For those of you whose mood may struggle to stay up during the changing of the seasons, you’re not alone. Protect your peace, do things you enjoy that bring you happiness, and create your own sunshine.
I dread Daylight Savings ending every year. Most people look forward to gaining that extra hour but me? Nope. Yes, getting an extra hour to sleep and waking up feeling a little more energized than the night before is cool. But, do you know what’s not cool? Walking outside at 5:30 and it being pitch black. Feeling like your whole day is gone. Not wanting to do anything but go home and immediately get into bed and do absolutely nothing until the next day.
Seasonal Affective Disorder
Seasonal affective disorder (SAD) is a type of depression that’s related to changes in seasons — SAD begins and ends at about the same times every year. If you’re like most people with SAD, your symptoms start in the fall and continue into the winter months, sapping your energy and making you feel moody.
It’s estimated that nearly 10 million Americans experience SAD each year, me being one of them. Depression has been a struggle of mine for pretty much my entire life starting around age 12. I’ve gotten better at managing it and can recognize certain triggers now. One of them being SAD. For a good month, after Daylight Savings ends, I’m a bit moodier, more guarded, less social, more tired. My appetite and sleep are up and down. Either too much, or too little. Not really a happy medium.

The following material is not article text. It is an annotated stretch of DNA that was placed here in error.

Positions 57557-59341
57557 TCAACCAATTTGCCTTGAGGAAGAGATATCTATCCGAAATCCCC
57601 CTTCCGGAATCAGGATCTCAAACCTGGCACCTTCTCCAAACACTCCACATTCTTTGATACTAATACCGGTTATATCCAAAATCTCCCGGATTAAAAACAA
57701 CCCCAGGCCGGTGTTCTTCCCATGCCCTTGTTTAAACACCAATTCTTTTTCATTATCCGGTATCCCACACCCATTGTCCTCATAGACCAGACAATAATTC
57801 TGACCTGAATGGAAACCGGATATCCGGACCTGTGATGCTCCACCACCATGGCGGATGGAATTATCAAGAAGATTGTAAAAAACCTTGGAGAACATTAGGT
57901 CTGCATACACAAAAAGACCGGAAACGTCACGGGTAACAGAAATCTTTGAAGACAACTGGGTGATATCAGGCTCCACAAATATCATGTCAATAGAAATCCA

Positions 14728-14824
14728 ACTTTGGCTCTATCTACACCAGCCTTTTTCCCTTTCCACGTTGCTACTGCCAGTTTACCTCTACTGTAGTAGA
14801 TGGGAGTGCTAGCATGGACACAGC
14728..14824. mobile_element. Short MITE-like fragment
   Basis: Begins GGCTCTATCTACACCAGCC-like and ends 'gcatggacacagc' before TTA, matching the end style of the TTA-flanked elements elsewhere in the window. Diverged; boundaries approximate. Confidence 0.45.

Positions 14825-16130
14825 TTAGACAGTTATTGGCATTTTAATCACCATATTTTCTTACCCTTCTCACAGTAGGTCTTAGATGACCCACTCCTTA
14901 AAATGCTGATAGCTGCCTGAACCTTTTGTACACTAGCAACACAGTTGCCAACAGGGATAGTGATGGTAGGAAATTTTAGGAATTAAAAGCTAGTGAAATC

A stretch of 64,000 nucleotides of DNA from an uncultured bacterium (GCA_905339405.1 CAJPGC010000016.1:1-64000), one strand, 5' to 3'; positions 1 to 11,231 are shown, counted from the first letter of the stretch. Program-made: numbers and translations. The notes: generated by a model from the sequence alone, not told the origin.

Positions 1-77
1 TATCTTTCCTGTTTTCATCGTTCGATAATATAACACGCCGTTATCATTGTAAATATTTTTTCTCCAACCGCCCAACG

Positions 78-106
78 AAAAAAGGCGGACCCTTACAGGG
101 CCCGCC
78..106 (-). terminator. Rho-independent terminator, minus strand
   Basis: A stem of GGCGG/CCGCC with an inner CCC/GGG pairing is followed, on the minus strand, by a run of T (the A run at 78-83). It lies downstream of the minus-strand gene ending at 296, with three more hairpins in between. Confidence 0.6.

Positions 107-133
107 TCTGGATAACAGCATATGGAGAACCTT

This is a reality for a lot of people during the changing of the seasons. There’s less sunlight, the weather drops, and days are a little gloomier than months prior and for some, that takes some getting used to. The first two years that I experienced this, it took time to get used to and not spiral into a full-on depressive episode. But, recognizing triggers, having patience with my adjusting period, and actively combating the negative feelings around the seasonal changes has helped majorly. I find it a little easier to push through it, sometimes forcing myself out of bed, or to the gym, or out to dinner with a friend.
So if you find your mood may be changing with the weather, check back tomorrow for ways to protect your mental health during the winter and holiday season.
Do you experience SAD? Let me know any coping tips you may have below.